Ahead of his presentation at the Telco Cloud World Forum in London next week, Jeurgen Urbanski, chief technologist for big data and cloud at Deutsche Telekom, talks to Telecoms.com about the role of telecoms operators in the cloud ecosystem and the challenges the sector faces.

Mike Hibberd

April 9, 2013

3 Min Read
Ahead in the cloud

 Juergen UrbanskiWhat is the role of telecom operators in the Cloud Computing ecosystem?

Operators can fulfil two crucial roles here:

1. Integration: Customers love cloud for its fast-paced best-of-breed innovation, besides just the cost savings that cloud typically brings. The complication is that as customers embrace potentially dozens of cloud services at the infrastructure and applications levels, sourced directly from highly focused pure play vendors, they end up with very fragmented, siloed environments. That’s exactly the kind of fragmentation we know from siloed on-premise IT landscapes. We all remember the headaches, cost and complexity of that world. Except this time, particularly in a public cloud, complications arising from poorly understood security and compliance models, incompatible data pipelines, or rogue users escaping IT control, can be far more wide-ranging and devastating. Therefore, the integration that companies like T-Systems provide, leveraging our systems integration capability or our enterprise app store (“Business Marketplace”), brings distinct value. Customers can have it both ways – best-of-breed innovation but with some level of enterprise-wide orchestration and optimization.

2. Network quality of service: Cloud means not just more bits flowing over possibly congested networks, but also more “important” bits. Traffic from a video conference with customers in Asia should have priority over me watching YouTube during my lunch break. Only operators can provide the quality-of-service, via application performance management, that discerning business customers expect.

What are the biggest challenges Cloud Computing is faced with in the immediate future?

The biggest challenges are at the application level. Running applications on virtual infrastructure in the cloud is relatively easy. But the much bigger prize is refactoring entire multi-tier application landscapes according to cloud design principles, since customers rarely have the luxury of 100% green field. This will be a 5 to 10 year transition as developers need to pick up new skills, and concrete business initiatives get funded at customers that – implemented smartly – implement cloud application and middleware one building block at a time. This includes a more modular, scale-out, reusable approach to architecting applications. Higher level frameworks like SpringSource are used instead of lower level programming languages. Apps become decoupled from the infrastructure, fully expecting to run on cheap, commodity infrastructure. The end goal is clear – new applications can be developed in a reasonably short period of time – say 3 months – to respond to new business imperatives. That is only possible because of agile application development where 90% of the “bill of materials” comes from existing “lego blocks” that can be flexibly recombined.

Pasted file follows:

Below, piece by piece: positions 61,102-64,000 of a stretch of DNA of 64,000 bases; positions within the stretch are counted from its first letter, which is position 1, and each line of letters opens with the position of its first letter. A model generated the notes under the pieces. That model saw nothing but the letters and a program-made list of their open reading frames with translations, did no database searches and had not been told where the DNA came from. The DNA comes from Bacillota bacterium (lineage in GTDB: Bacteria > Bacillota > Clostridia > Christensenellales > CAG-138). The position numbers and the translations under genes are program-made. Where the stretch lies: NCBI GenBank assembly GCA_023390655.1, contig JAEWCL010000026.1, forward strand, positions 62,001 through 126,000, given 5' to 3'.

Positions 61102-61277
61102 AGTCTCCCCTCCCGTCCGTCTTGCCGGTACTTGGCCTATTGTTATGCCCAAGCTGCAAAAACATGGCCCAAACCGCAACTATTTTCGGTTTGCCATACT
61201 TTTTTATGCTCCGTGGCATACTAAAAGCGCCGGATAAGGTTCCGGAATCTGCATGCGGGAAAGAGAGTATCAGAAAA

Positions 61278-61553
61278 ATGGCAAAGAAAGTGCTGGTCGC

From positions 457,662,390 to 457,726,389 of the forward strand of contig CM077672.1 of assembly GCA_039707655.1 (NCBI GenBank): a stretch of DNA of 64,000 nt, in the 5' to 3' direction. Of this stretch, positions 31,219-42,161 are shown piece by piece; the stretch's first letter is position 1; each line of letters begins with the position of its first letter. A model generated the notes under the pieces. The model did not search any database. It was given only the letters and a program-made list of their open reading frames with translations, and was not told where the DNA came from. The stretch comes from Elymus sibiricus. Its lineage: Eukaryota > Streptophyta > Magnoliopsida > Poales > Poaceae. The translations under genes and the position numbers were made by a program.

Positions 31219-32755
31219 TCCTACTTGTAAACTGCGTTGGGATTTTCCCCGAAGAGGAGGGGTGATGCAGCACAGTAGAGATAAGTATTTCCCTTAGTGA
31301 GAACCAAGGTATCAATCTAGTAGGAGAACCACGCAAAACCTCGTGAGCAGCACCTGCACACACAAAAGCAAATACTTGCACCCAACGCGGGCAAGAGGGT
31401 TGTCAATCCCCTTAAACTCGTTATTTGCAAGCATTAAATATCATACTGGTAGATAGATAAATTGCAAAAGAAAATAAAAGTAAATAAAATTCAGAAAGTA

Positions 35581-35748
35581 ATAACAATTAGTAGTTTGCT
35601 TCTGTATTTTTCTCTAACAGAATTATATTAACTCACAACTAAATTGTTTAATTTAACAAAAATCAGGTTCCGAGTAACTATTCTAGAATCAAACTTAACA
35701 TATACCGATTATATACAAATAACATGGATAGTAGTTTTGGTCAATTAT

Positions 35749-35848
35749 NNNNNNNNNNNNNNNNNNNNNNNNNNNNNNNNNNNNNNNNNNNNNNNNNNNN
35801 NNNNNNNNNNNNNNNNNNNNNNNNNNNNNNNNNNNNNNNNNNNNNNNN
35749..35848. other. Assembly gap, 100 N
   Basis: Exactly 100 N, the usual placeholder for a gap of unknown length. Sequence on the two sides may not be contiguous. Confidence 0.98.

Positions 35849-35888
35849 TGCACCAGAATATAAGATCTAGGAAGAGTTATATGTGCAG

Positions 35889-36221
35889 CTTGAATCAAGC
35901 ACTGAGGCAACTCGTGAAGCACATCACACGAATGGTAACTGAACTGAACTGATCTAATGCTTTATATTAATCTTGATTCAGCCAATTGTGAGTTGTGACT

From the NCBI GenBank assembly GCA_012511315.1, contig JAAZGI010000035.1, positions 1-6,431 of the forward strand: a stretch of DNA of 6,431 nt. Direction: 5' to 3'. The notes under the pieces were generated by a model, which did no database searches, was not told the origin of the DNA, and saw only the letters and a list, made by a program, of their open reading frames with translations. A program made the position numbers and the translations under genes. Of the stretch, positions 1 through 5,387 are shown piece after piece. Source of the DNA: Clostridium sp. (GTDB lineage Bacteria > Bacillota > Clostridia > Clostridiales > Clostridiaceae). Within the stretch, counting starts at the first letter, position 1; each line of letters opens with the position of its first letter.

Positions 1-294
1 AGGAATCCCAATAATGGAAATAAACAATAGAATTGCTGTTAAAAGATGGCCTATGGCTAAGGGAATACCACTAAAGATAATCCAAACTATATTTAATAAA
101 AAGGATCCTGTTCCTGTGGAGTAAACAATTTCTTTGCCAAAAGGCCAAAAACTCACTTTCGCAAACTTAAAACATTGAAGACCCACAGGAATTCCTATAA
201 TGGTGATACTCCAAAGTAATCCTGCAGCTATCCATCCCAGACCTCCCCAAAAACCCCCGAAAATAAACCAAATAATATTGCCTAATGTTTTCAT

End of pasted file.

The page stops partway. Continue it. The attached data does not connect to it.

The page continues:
What is the current offer of DT-T Systems with regards to Cloud Computing?

Deutsche Telekom offers a portfolio of over 30 different cloud services across all customer segments, from the enterprise to SMB to consumer. These encompass infrastructure, developer environments, collaboration, business applications and security as a service. The enterprise services division of Deutsche Telekom is T-Systems. T-Systems generates more than €500m with cloud services, covering domains like end user computing, enterprise networking and data center.

What are the future plans of DT- T-Systems in the Cloud arena?

Our aspiration is for €2bn in additional revenue by 2015. We will build on our track record of being among the first to bring leading-edge innovation to customers in Europe. A current example of this is our active role in driving software defined networking (founding member of the Open Networking Foundation) and OpenStack (also through our board seat on the Open Data Center Alliance ODCA) to a point where each can be deployed safely and successfully. We are also an innovator in Big Data.

Telco Cloud World Forum runs from 15 – 17 April at the Lancaster Hotel in London. For more information visit the event site.

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About the Author(s)

Mike Hibberd

Mike Hibberd was previously editorial director at Telecoms.com, Mobile Communications International magazine and Banking Technology | Follow him @telecomshibberd

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